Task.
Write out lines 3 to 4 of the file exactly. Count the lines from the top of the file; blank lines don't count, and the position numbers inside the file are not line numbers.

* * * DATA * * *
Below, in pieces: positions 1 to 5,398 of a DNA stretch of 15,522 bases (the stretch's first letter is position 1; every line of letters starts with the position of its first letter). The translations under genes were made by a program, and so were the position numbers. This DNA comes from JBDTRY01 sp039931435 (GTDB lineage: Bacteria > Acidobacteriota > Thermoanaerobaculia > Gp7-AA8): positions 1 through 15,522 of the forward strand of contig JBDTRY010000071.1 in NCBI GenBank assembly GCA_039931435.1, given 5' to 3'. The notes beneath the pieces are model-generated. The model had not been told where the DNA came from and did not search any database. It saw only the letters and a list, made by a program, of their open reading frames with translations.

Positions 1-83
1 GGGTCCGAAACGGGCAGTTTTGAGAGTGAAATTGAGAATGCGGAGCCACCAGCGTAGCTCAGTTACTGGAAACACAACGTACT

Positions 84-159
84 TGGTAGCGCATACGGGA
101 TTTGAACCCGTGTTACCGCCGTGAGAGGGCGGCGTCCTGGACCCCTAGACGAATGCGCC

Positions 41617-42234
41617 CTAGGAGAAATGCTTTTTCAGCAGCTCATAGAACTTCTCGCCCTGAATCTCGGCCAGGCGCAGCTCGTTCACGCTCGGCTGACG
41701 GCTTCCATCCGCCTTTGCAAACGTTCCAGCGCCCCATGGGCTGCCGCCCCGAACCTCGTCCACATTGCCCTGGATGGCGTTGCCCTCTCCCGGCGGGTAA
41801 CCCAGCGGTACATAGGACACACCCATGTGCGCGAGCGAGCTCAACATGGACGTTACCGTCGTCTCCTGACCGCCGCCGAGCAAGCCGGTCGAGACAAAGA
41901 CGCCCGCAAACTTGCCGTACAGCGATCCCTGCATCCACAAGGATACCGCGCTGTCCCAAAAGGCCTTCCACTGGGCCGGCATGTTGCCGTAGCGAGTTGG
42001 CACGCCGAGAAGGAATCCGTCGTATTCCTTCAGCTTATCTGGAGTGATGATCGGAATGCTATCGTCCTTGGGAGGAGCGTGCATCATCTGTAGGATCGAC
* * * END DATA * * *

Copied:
1 GGGTCCGAAACGGGCAGTTTTGAGAGTGAAATTGAGAATGCGGAGCCACCAGCGTAGCTCAGTTACTGGAAACACAACGTACT

Positions 84-159